The only problem with that is Mayweather, who bets hundreds of thousands of dollars on sporting events (he only goes public on those occasions when he collects on wagers), routinely spends more than a million dollars a month. If he had to subsist solely on that interest revenue, he’d have to cut back, drastically, on the extravagances that have made him more intriguing to fight fans and non-fans than his luminescence inside the ropes. Put it this way: It is Mayweather’s flaunting of his fabulous wealth that has replaced his undeniable ring skills as the cornerstone of his appeal. At this stage of his career, he doesn’t even pretend otherwise.

Keith Thurman, the WBA’s “regular” welterweight champion, admits to being disappointed when he lost out to Berto for the slot opposite Mayweather in which the man with total control, or as close as it ever gets to that in the fight game, adamantly says is his farewell to boxing. Then again, Thurman believes that actual bouts no longer are the primary engine that drives Mayweather’s notoriety.

“Let’s watch `Money’ spend his money on a Rolls-Royce and a Bentley,” Thurman told reporters at the Barclays Center in Brooklyn, N.Y., a few hours before Danny Garcia’s Aug. 1 rout of Paulie Malignaggi. “Let’s watch `Money’ go to a strip club. Let’s watch `Money’ go around with a bag of money and buy some shoes. Whatever he wants to do, America is going to watch; it’s called the `Money Show.’

“So right now at the end of his career he’s making more money than anyone thought was possible in the world of boxing. And to me that is his goal. That’s why he nicknamed himself `Money.’ He’s focused on the money and he wants to make history – not in the way I want to make history – but he wants to make history on (financial) numbers and numbers alone. So once again, enjoy the `Money Show.’ I wouldn’t pay for his next fight, but that’s on you.”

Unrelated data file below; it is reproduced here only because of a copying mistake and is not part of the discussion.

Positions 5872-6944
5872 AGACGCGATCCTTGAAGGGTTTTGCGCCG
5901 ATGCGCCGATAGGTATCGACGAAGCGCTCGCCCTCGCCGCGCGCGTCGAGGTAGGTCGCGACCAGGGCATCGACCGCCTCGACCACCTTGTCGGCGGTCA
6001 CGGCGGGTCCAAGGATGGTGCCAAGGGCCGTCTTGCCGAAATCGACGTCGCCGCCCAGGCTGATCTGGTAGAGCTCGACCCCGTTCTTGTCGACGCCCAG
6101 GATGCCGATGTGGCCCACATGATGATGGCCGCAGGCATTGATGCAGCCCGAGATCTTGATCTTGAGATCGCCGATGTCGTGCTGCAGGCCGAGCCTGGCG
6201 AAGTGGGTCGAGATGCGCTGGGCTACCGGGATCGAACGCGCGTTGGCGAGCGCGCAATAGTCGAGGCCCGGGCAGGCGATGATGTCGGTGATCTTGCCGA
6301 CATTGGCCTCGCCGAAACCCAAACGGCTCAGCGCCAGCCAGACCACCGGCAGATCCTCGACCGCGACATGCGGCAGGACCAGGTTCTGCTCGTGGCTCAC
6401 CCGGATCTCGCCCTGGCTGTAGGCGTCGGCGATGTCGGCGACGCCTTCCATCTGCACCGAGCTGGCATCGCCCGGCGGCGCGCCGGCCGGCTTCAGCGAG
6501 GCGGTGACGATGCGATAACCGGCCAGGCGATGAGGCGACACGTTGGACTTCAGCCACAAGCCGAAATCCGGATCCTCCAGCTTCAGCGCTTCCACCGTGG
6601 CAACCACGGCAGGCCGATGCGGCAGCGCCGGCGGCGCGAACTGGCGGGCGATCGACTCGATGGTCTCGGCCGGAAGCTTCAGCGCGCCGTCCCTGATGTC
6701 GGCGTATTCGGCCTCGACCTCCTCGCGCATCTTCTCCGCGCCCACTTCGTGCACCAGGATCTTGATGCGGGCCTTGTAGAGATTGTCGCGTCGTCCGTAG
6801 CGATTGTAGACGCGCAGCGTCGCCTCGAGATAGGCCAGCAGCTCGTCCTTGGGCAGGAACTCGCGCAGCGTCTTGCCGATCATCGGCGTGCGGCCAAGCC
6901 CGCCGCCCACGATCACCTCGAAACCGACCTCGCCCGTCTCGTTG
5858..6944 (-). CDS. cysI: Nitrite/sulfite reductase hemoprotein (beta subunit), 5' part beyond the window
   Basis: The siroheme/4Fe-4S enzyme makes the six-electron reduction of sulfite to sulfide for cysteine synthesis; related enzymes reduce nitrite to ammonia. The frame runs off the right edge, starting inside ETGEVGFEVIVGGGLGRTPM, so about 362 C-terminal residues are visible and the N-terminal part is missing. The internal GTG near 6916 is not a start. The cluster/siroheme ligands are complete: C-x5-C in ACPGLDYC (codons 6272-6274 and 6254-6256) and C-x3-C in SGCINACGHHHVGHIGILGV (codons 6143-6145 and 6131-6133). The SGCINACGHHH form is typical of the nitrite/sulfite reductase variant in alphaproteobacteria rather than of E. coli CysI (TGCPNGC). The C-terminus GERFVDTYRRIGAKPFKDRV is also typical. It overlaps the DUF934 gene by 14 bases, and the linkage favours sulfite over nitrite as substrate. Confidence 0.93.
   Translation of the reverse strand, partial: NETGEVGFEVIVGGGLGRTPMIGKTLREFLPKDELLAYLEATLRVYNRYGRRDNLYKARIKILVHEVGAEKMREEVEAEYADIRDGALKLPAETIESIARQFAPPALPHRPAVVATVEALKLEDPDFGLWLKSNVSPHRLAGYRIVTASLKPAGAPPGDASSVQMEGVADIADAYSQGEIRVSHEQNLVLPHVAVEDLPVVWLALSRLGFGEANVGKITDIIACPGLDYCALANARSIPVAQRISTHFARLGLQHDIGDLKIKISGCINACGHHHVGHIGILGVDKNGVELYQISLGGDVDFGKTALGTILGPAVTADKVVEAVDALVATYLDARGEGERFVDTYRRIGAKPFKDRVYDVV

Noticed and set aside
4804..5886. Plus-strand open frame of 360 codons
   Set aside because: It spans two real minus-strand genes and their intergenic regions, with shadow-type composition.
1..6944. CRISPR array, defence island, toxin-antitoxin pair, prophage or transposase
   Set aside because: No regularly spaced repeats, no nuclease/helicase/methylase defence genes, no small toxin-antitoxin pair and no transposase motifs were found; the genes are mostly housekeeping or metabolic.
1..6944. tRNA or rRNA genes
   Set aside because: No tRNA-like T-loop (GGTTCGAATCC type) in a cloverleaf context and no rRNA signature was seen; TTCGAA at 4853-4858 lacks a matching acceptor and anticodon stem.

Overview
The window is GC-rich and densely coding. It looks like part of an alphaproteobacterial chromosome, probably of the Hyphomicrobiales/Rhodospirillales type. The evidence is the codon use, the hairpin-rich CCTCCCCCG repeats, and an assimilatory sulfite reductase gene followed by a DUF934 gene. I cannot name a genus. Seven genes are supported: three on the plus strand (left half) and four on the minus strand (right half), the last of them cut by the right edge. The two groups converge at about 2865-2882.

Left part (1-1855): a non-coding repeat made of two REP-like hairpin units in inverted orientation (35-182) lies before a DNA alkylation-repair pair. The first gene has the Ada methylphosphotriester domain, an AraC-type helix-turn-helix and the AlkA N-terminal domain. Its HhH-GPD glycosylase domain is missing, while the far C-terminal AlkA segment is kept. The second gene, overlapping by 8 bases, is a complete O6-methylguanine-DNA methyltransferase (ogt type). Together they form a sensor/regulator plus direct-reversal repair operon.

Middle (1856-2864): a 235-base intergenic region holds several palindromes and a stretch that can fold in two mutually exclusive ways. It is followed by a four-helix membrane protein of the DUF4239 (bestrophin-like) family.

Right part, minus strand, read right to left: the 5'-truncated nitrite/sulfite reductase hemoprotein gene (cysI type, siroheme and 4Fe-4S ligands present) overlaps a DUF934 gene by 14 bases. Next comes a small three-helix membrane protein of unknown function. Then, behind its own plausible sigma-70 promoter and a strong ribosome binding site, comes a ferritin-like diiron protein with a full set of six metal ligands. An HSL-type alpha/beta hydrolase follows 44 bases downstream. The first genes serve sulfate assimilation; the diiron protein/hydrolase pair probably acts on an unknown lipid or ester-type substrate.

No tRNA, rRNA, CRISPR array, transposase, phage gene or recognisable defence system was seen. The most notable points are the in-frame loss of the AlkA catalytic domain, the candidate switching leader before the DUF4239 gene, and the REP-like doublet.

Truth be told, it does appear that Mayweather has received more attention for his latest lavish purchase than he did for attempting to depict Berto, who has two losses to fighters (Victor Ortiz and Robert Guerrero) that Mayweather dominated, as the guy who might finally smudge the record of the self-proclaimed TBE (“The Best Ever”). Despite the fact that Mayweather already has bought at least 88 luxury cars for himself and members of his unwieldy entourage, he couldn’t resist the urge to fork over $4.8 million in late August for a Koenigsegg CCXR Trevita, a land rocket that can go from zero to 60 mph in 2.8 seconds and has a top speed of 250 mph. It’s the perfect vehicle for those occasions when Floyd is running a bit late for an appointment.

Thurman, who, most would agree, would pose a sterner test to Mayweather than Berto figures to, might have reason to be perturbed, but any suggestion that the most-well-compensated fighter in boxing history has been doing it against a steady stream of bums is misleading at best and simply wrong at worst. Twenty-five of Floyd’s 49 pro bouts have been for world championships, and his list of victims includes such notables as Pacquiao, Oscar De La Hoya, Shane Mosley, Miguel Cotto, Canelo Alvarez, Diego Corrales, Juan Manuel Marquez, Jose Luis Castillo, Genaro Hernandez, Zab Judah and Ricky Hatton. Even though he seemingly was pressed in majority decisions over Marcos Maidana (the first of their two fights) and Alvarez, and a split decision over De La Hoya, the closest brushes he has had with possible defeat came against Maidana (I), Castillo and Emanuel Augustus.

No wonder Mayweather struts around like the cock of the walk. He figures he’s merited his announced position at the top of the all-time heap, and being No. 1 should have its perks.

“No one can get me to say Sugar Ray Robinson or anybody else was or is better than me,” he said before the Mosley fight on May 1, 2010. “No one was better. No one is better. Maybe no one else ever will be better.”

The extent of Mayweather’s greatness as a fighter is a topic that is debated now and will continue to be well into the future. He is, indisputably, a defensive genius. He is also is a technician who doesn’t always deliver much bang for all those bucks; his most recent win inside the distance came against Ortiz on Sept. 17, 2011, and he might not have ended that one early (the fourth round) had not Ortiz made the mistake of dropping his hands and turning his head to look at the referee. The first rule of boxing is to protect yourself at all times and Mayweather, with as free a shot as he has ever had, took advantage of Ortiz’s lapse of judgment with an overhand shot that landed flush. But Mayweather’s last six fights have gone to the scorecards, a streak he vows will end against Berto.

“There’s going to be some knockdowns,” Mayweather said when the matchup was made. “A lot. And there’s going to be blood. A lot.”

Mayweather being Mayweather, though, don’t expect him to toss caution to the wind as if it were so much confetti. If he didn’t do it against Pacquiao, when so much was expected in terms of excitement and so little delivered, it would be foolish to think “Money” has suddenly become a leopard disposed to change its spots.